Lithuanian Gay Pride is Off Again, On Again
Lithuania's first Gay Pride has been cleared by an appeals court to go forward in a decision that reverses a lower court's earlier ruling.
The May 7 ruling followed international criticism of the event's cancellation following a court decision on May 5 that saw the planned event banned because of fears that anti-gay protestors might get violent, the Associated Press reported.
The event is set to proceed on May 8 in Vilnius, which is the nation's capital. The Associated Press reported that more anti-gay protesters are expected to show up for the event than participants; even so, the Supreme Administration Court ruled that the minority groups are entitled to freedom of expression and assembly, including "those who share unpopular points of view," the article said.
Like other former Soviet countries where homophobia is deeply entrenched, such as Poland, Lithuania is predominantly Catholic. Social attitudes toward gays tend to pathologize them; a survey conducted four years ago found that 80% of Lithuanians regard homosexuality as a form of illness.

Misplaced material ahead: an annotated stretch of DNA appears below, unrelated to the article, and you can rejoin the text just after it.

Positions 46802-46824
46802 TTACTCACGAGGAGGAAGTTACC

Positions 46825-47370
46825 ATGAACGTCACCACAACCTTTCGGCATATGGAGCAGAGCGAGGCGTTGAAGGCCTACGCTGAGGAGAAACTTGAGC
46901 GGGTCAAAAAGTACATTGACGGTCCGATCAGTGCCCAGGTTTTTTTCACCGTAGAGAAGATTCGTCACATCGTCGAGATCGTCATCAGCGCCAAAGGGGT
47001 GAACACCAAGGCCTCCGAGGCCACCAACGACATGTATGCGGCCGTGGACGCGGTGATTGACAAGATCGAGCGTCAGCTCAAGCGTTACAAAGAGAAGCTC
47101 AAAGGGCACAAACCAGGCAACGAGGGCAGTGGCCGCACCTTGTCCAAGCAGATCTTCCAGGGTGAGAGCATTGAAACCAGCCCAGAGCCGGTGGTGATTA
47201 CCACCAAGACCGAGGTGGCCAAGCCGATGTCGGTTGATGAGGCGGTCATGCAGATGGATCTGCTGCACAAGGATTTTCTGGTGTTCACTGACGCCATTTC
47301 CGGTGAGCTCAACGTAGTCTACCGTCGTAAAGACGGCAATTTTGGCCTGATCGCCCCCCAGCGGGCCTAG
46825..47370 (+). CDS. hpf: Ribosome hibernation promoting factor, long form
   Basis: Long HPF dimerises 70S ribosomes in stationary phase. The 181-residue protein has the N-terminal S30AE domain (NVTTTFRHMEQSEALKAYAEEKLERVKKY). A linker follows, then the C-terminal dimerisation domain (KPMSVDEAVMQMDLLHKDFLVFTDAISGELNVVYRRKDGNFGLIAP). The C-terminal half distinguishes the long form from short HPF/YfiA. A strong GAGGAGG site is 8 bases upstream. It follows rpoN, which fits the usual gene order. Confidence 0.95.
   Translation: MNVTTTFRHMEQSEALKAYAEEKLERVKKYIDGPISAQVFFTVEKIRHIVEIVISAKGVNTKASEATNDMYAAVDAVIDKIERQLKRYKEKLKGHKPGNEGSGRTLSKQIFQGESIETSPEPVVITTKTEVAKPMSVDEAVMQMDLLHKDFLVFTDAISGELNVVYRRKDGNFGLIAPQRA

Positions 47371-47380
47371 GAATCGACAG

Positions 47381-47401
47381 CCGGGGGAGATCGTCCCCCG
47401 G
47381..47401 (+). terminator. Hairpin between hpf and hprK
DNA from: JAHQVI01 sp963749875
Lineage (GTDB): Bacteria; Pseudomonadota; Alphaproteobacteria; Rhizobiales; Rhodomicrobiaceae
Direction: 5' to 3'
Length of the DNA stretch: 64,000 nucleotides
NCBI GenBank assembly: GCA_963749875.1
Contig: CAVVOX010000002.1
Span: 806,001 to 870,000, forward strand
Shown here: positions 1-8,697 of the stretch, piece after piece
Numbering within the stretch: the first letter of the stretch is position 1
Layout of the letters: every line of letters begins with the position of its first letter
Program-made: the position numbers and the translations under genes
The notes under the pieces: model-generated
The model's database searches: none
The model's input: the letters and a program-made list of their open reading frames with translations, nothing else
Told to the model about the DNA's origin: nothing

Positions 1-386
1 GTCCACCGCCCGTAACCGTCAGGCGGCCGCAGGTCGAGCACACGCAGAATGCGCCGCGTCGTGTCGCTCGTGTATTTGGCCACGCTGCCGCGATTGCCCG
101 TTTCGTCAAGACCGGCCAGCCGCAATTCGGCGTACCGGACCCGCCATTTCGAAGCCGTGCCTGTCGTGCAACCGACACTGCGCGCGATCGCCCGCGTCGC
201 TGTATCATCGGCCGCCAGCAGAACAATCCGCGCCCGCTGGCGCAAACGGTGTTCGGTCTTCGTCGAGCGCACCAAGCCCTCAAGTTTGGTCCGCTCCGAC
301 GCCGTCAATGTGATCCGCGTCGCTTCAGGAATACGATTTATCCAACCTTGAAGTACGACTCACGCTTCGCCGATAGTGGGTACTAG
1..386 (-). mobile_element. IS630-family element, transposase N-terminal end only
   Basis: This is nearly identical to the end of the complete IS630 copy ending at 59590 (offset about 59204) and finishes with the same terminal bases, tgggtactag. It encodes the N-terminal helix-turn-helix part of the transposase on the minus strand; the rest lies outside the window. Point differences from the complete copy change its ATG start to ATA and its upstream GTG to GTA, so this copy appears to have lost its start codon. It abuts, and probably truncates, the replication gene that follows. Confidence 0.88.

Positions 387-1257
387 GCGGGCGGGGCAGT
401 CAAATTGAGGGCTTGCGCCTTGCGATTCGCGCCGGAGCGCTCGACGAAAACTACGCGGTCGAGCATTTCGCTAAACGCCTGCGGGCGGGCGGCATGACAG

Stanislovas Buskevicius, a member of the city council of Kaunas, protested the event on moral grounds, saying that a Pride march "would offend the values dear to Lithuania--decency, fidelity, fertility, human dignity."
Raimondas Petrauskas, the Lithuanian interim Attorney General, had sought to have the event canceled out of concern for public safety, reported anti-gay religious website LifeSiteNews.com on May 6. "I have only one argument--maintaining public order," said Petrauskas. "In case there's a threat to people's wellbeing and public security, the permit should not be given." Added Petrauskas, "We have to weigh [the] peaceful march against public order and wellbeing."